Charles Martin, the city manager and city attorney of Irwindale, will pay $400,000 in civil fines to avoid criminal prosecution on charges that he was involved in conflicts of interest when he took commissions on sales of six bond issues he had recommended to the Irwindale City Council, Los Angeles County Dist. Atty. Ira Reiner announced Wednesday.
Under an injunction, Martin has agreed to refrain from ever again taking commissions or bonuses in connection with bond sales he may recommend or coordinate for the city, Reiner said.
Martin was one of the key officials in negotiating the deal to move the Los Angeles Raiders professional football franchise to Irwindale. The $90-million bond sale needed to build a stadium for the Raiders has not been consummated and thus was not part of the district attorney's investigation into Irwindale city dealings.
What was involved were six earlier bond issues on which Martin had worked since 1984 and for which he received more than $500,000 in fees. These included a $395-million issue directed at building a huge trash-to-energy plant in Irwindale. That project was abandoned and the bonds ultimately redeemed, but not before Martin had taken at least $123,437 of a planned $500,000 in commissions.
In announcing the settlement, the district attorney's office said that it had completed an investigation into Martin and two other Irwindale officials named in a Sept. 24 Times article. The article revealed a wide-ranging practice in which the officials steered lucrative city contracts to businesses that they either owned or had a substantial interest in.
The district attorney's office said it would issue a written opinion stating why it was not seeking criminal charges or civil penalties against the two officials, City Engineer Carlos Alvarado and City Treasurer Abraham DeDios. The opinions, to be issued within the next two weeks, are expected to raise concern over their dealings.
Reiner also said his office is pursuing investigations in other unnamed communities that may result in additional civil settlements in the next month or two.
Reiner said "classic conflicts of interest" of the type that he said Martin had engaged in exist in some other small cities in the county.
Sources close to the investigation say the City of Industry is one of those under scrutiny.
In the settlement Martin signed, he specifically said he was admitting nothing while agreeing to pay the fines.
"I am confident that a jury of my peers would reject the district attorney's allegations against me," he said in a written statement. "However, I am not willing to jeopardize the exciting project which is under way to bring the Raiders to Irwindale . . . by spending the next several years of my life . . . entangled in protracted legal squabbles.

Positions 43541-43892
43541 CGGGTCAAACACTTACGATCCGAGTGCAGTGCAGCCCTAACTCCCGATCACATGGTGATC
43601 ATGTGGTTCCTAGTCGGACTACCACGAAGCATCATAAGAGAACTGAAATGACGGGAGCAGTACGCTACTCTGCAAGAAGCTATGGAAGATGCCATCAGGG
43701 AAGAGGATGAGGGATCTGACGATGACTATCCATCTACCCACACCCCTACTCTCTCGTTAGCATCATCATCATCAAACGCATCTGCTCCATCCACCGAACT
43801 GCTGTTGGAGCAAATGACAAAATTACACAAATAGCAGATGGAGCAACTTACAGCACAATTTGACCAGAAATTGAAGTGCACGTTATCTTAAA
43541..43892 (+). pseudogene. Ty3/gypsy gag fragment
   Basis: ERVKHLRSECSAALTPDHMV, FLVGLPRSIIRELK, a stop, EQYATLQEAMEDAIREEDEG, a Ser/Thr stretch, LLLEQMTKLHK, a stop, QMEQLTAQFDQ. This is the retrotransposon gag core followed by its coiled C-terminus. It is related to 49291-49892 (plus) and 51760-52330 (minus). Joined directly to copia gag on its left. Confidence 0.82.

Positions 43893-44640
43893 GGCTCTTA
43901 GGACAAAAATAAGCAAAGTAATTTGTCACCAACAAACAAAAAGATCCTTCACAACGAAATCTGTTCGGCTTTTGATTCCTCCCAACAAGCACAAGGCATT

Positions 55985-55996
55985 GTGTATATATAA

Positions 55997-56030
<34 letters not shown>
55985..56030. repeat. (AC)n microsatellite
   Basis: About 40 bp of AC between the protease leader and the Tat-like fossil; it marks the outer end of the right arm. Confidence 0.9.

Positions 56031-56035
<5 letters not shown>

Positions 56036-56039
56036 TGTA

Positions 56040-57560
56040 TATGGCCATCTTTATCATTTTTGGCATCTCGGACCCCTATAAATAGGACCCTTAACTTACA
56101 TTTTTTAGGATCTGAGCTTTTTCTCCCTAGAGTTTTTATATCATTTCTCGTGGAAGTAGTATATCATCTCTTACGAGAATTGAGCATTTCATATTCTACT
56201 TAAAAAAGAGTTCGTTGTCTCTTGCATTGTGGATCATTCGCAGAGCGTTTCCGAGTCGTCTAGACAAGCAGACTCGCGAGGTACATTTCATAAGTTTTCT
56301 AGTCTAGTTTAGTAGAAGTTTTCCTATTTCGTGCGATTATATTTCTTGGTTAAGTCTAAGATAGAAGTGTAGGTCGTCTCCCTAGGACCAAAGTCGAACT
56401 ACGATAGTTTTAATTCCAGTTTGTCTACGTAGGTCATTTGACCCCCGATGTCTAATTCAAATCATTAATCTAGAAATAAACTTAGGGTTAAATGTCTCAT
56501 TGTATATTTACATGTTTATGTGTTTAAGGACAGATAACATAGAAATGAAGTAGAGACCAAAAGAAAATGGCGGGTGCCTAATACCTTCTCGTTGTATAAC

Order to 'Buy Peace'
"Therefore I have instructed my attorneys to 'buy peace' for me and the city by negotiating a money settlement."
But the district attorney said Martin had "obviously" been involved in a conflict of interest and he said Martin's attorneys had suggested paying the fine so that he could escape criminal prosecution.
"This involves the peculiar way that the City of Irwindale and some of its officials, in this particular case Charles Martin, (do business)," Reiner said.
He said Martin "wears many hats. He's the city manager. He's the city attorney. He's the executive director and counsel of the redevelopment agency. And then he gets the City Council to appoint him as the project coordinator and bond issuers' counsel on various bond issues.
Reiner said the conflict of interest inherent in such an arrangement is that Martin is in the unique position of recommending to the City Council a bond issue in which he stands to make thousands of dollars.
"If he advises the (council members) that it's not in their interest to go ahead with it," Reiner said, "he's talked the city out of paying him a very substantial fee. And human nature being what it is, that isn't likely to occur."
Under the injunction Martin agreed to, Reiner said, the Irwindale official can still handle bond sales, if the council desires. But they can pay him only his normal salary or a flat fee for the work, not contingency fees based on a percentage of the bond issue.
But R. Zaiden Corrado, Martin's attorney, said he did not anticipate his client ever being involved in Irwindale bond sales again.
City spokesman Xavier Hermosillo said the agreement lifted a cloud over the small east San Gabriel Valley city that threatened the Raider stadium deal. The agreement to build a $115-million, 65,000-seat stadium has been temporarily stalled by a court injunction requiring Irwindale to complete an environmental impact report.
"The deal with the Raiders is alive. We will finish the Environmental Impact Report and bring the Raiders to Irwindale," he said.